Houseplants have their own particular problems as we grow them inside, often in an artificial microclimate. We also tend to spoil houseplants, and there is no doubt that the most common mistake made with house plants is overwatering. In general, they need the correct temperature, light and humidity.
Yellowing leaves, dropping leaves and brown leaf tips are often symptoms of over or under-watering. They could also be a sign of poor drainage in the pot so make sure that your plant is not sitting in water and that the water is draining freely through the soil.
Spots on leaves often indicate a fungal or bacterial disease. Remove all affected material, make sure that the plant is not receiving excessive water and spray with an anti-fungal spray. There are good organic options available if you do not want poisons in your home.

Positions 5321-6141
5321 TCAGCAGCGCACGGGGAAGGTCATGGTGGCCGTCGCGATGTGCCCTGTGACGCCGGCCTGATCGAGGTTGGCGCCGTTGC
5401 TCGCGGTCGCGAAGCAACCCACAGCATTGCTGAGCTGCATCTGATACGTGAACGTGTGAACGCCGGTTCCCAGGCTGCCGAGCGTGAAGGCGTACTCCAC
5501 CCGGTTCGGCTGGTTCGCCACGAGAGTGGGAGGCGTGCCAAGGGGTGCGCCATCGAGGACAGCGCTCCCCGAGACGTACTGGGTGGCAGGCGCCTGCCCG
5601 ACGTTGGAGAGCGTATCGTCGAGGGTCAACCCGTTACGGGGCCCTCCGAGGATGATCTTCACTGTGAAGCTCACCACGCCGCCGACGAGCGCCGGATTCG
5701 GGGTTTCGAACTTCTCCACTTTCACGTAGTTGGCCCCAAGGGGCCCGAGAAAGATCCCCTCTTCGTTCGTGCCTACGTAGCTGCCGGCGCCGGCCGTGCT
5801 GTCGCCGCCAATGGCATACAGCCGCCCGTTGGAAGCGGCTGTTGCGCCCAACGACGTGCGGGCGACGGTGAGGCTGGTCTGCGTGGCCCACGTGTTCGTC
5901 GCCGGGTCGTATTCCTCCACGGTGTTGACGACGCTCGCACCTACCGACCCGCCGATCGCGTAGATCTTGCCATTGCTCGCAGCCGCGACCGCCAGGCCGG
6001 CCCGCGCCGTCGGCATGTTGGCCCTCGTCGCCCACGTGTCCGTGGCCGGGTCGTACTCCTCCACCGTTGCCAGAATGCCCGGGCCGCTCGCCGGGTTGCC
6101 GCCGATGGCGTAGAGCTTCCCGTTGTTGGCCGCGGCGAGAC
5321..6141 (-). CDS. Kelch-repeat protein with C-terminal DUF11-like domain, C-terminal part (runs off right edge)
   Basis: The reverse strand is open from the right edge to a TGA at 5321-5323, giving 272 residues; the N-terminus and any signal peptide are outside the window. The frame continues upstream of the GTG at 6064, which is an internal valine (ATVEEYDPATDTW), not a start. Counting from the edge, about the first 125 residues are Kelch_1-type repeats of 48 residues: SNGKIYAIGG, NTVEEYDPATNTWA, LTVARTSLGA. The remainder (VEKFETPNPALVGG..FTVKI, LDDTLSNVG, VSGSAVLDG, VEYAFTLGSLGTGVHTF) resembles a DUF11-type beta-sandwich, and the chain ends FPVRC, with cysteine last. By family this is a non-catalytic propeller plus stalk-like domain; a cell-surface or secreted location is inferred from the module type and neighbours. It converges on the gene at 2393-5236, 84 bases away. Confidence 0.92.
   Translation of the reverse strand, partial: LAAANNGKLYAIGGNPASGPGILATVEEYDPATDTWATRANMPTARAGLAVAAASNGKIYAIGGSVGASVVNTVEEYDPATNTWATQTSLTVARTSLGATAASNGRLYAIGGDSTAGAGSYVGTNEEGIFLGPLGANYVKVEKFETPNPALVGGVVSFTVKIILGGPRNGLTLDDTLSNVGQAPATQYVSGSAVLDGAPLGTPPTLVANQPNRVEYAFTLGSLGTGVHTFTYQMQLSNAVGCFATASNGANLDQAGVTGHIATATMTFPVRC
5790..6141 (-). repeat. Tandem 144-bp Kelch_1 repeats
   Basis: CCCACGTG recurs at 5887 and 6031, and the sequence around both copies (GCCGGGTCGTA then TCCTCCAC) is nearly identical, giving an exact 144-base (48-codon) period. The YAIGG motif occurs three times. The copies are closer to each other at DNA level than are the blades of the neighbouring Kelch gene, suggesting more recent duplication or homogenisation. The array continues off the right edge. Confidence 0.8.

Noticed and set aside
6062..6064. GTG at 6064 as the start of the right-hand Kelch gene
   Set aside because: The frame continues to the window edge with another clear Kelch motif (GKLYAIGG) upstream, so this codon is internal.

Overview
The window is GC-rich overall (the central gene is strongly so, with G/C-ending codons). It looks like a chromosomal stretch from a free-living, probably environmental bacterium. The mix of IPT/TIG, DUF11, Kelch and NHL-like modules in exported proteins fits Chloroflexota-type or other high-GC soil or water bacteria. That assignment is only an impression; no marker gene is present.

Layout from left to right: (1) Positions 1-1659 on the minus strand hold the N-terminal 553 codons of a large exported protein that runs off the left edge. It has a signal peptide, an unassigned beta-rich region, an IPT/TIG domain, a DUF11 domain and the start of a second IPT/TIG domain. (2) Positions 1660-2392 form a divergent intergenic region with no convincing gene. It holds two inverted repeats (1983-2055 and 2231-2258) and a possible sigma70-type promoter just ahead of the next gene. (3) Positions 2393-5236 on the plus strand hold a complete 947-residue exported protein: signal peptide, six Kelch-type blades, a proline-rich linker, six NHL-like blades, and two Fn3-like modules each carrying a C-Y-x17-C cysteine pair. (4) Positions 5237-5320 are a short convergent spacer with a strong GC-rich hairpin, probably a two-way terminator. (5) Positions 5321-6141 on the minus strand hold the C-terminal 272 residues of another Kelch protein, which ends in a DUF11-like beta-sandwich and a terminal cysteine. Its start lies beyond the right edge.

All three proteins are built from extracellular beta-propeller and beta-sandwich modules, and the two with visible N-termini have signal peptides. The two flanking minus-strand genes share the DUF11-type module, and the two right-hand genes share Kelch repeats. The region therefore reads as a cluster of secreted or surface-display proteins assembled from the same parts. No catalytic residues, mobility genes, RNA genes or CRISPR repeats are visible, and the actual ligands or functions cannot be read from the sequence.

Powdery mildew – this disease is caused by a fungus and makes your plant look as though it has been sprinkled with sifted flour. Mildew is usually worsened by high humidity, low light and poor air circulation. If they are given the right environment the spores settle on the plant and rapidly multiply causing the plant to fail to thrive and to ultimately die. Spray with an anti-fungal spray as soon as you notice the signs of an infection.
Red spider mite, mealy bug and scale are the most common little critters that attack indoor plants. Pay attention to the plant’s environment and try and increase air flow and decrease humidity as these factors seem to make matters worse. An infestation of any of these three will make the plant weak and susceptible to everything else. Use a regular insecticide formulated for house plants, or organic if you prefer – the key is to get them early.
Feature image: Teona Swift/Pexels